Observation: Retransmitted data with FIN bit set. (Possible tcptrace bug)

From: Joseph Ishac (jishac@grc.nasa.gov)
Date: 01/23/02

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    Date: Wed, 23 Jan 2002 19:27:45 -0500
    From: Joseph Ishac <jishac@grc.nasa.gov>
    Subject: Observation: Retransmitted data with FIN bit set. (Possible tcptrace bug)
    Message-ID: <20020123192745.B2979@sunfire.grc.nasa.gov>


    I am currently running several network tests in a closed network
    consisting of three machines. The goal is to send a file from one
    machine to another through the third machine, which transparently imposes
    an artificial delay.

    In performing these tests, I've observed a rather strange situation which
    causes tcptrace to report the incorrect value in several fields (such as
    "ttl stream length" and "missed data").

    Analysing the connection revealed that there were two FINs. The first FIN
    occurs logically in the final data packet. However, a loss occurs within
    the final window of data, and the resulting retransmission also carries a
    FIN. Also, the retransmission carries the sequence number of the data
    lost, which is lower than the value in the original FIN.

    The files attached help give a visualization of the connection that is
    causing the problem. Hopefully the files will clear up everything I left
    out in my babbling above :).

    So, I am unsure what the correct behavior should be...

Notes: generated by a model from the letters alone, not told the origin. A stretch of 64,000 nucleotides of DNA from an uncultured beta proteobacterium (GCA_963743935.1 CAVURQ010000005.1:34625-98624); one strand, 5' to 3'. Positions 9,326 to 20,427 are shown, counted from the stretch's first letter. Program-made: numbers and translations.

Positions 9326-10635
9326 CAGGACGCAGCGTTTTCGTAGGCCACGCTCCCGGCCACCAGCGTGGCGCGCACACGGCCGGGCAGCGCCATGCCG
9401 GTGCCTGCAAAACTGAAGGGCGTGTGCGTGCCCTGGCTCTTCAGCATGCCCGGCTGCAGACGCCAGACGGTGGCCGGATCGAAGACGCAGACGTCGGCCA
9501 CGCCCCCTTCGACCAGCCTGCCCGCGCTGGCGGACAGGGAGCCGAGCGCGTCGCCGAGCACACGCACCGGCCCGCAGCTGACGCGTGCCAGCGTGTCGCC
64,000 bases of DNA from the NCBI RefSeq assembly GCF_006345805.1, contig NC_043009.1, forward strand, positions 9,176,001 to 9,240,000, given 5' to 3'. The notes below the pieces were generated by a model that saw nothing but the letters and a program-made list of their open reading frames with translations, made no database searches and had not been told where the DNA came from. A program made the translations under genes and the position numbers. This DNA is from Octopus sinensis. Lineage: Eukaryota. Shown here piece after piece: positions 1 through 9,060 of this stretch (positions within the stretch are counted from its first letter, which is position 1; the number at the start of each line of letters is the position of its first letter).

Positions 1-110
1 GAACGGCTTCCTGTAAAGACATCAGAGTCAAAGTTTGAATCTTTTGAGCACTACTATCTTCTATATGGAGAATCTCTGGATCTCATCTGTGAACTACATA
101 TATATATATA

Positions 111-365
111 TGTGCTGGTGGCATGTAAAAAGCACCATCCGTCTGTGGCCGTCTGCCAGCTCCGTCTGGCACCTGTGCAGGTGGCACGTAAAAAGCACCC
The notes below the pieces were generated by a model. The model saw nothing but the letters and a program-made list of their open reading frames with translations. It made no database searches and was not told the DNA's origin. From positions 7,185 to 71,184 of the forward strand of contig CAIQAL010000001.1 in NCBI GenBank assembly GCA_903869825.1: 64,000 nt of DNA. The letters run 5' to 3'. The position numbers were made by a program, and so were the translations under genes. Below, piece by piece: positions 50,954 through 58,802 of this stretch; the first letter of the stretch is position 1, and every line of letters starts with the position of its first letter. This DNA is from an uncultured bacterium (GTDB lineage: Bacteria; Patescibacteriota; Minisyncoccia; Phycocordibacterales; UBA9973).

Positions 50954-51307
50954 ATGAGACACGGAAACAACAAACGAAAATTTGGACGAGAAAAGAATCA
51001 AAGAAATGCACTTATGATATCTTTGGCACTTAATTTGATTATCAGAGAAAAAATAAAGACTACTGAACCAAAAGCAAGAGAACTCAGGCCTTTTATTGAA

According to RFC 793, the FIN bit represents 'no more data to send', thus
    tacking it onto the retransmission does not seem to be counter intuitive -
    since the sender has no more data to send. However, setting the FIN bit
    isn't necessary either, since the stream is reliable. I've made a quick
    pass through RFC 793 and could not find anything that indicates which
    behavior is correct.

    In either case, my guess is that the retransmission with the FIN bit set
    is 'confusing' tcptrace, causing it to report erroneous values. If this
    is the case _and_ the behavior of the connection is valid, then tcptrace
    would likely need to use the FIN packet with the highest sequence number
    (or just ignore FIN packets whose sequence number is lower than previous
    FINs) to calculate the appropriate values. However, I have not had a
    chance to look into the tcptrace code to verify either the problem or
    justify the solution.

    Any ideas/thoughts on what the correct behavior should be?


    Joseph Ishac
    Computer Engineer
    NASA Glenn Research Center
    Email: jishac@grc.nasa.gov

    Cc: tcptrace-bugs@tcptrace.org

    enc. 4 files

    dump.txt : Human readable tcpdump output for the connection of interest.
    sequence_graph.xpl : Time sequence graph of the connection. (Xplot)
    tcptrace.txt : Broken output of tcptrace.
    tcp-reduce.txt : Broken output of tcp-reduce.

    PS: A few things I forgot to mention:
         - The correct size of the file being transferred is 28960 bytes
         - The machines sending and receiving the file are running OpenBSD 2.9
         - The bridge imposing the delay is running Solaris 8
         - A similar note is being sent out to the folks in charge of tcp-reduce.





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